What is Anemia?
Anemia is a word almost everyone has heard—and you may have a reasonable idea of what anemia feels like: low energy, poor stamina, and fatigue. But what exactly is anemia? What causes it? And how does it affect our children?
A basic understanding of the body's oxygen delivery system sets the stage for a discussion about anemia. All human tissue—every organ, every cell—needs a constant supply of oxygen to survive. Doctors often use the analogy of a freight train to explain the body's way of delivering oxygen. Consider the circulatory system—all of our blood vessels are like a vast network of train tracks upon which courses a train with many boxcars (red blood cells), each carrying a load of oxygen bound by molecules of hemoglobin. Propelling it all along is the job of the heart.
Anemia, then, is when the body suffers a shortage of those "boxcars," or red blood cells. It is described using a value called the hematocrit, which, roughly, is the percentage of a certain volume of blood (for blood has many other components) taken up by red cells. Another way of talking about it is by using the hemoglobin concentration—those molecules inside the red cell that bind and then release oxygen. Normal values vary with the age and the sex of a person. Babies, for example, are born with high hemoglobin levels. Extra hemoglobin is needed before birth to compensate for the lower oxygen environment of the uterus. Such an amount is no longer needed after birth, and hemoglobin levels naturally fall, reaching a low at six to eight weeks. Throughout childhood, levels climb slightly, then increase in puberty (more so in males than in females). Levels then stay relatively constant throughout adulthood.
The consequences of anemia, in an otherwise healthy child, are related to how severe it is. Early signs can be very subtle. A child may just be a little more irritable than usual. He may tire easily or may become short of breath sooner than his friends. His skin may look pale. If red cells are being destroyed too quickly, he may develop a yellow hue first in the whites of his eyes, then in his skin. As the anemia becomes more severe, the heart will try to compensate for the lack of red cells by pushing what blood there is around faster and the heart rate will increase, as will the rate of breathing. In critical anemia, with massive blood loss for example, the heart will not be able to compensate, the tissues will be starved of oxygen, and damage—even death—can occur.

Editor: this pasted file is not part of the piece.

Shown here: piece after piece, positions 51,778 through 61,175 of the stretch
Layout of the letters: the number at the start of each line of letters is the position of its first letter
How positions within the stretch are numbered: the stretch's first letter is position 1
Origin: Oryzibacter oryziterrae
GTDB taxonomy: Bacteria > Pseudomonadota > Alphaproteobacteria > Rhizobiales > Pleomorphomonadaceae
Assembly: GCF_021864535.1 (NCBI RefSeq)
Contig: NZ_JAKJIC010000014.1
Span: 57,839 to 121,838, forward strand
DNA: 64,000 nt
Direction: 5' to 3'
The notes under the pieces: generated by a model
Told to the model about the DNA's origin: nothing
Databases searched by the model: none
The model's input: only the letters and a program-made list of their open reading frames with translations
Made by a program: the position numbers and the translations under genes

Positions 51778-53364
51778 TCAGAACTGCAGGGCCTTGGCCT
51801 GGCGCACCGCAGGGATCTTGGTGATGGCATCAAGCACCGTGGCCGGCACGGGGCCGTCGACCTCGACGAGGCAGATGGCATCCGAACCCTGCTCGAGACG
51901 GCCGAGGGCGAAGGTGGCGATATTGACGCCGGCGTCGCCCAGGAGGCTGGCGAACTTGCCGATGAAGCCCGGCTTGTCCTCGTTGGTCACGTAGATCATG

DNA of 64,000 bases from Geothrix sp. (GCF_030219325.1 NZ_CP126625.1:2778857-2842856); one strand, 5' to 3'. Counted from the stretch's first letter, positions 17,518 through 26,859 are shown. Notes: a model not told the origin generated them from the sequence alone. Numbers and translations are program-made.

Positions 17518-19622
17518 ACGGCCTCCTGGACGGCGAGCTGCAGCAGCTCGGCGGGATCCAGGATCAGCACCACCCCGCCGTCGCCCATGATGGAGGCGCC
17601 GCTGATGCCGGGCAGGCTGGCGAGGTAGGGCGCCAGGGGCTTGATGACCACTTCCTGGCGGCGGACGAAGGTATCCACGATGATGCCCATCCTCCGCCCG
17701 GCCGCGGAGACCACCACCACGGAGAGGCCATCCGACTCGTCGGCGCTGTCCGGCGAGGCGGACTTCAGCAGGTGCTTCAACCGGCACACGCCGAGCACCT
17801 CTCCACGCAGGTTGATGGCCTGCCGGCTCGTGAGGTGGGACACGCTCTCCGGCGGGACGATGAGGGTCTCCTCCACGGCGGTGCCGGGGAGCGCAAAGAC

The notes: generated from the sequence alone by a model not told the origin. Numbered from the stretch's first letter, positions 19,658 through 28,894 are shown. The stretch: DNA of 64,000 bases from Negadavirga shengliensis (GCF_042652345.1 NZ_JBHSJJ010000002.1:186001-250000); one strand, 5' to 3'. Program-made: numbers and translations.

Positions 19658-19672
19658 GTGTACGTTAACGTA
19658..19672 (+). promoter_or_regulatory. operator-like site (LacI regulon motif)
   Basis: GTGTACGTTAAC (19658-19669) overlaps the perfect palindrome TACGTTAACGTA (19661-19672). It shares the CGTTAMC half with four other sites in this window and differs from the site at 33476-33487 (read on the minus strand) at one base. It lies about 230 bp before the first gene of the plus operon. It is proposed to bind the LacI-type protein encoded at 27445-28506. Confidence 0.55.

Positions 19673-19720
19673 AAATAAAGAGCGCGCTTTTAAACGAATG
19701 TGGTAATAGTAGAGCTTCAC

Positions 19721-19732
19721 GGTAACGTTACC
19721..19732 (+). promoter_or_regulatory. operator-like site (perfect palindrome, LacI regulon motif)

Though this sounds scary, the vast majority of anemic children in America show no symptoms at all. Anemia is largely a silent disease. For this reason, physicians need to actively screen for anemia. We do this initially with children between nine and 12 months of life (a time of life when anemia due to dietary causes becomes more common) with a routine blood test. Why bother to pick up anemia when it is even too mild to cause symptoms? Because doctors don't yet know the full consequences of anemia for the growing brain. Recent studies compared young children with and without iron-deficiency anemia and found a measurable decline in the IQ of iron-deficient anemic children compared to non-anemic children. Yet even more alarming, those IQ points weren't recovered when the anemia was corrected! So the policy in the United States is to begin actively looking for anemia in late infancy, again in the toddler years, throughout childhood as necessary, and once more in the mid-adolescent.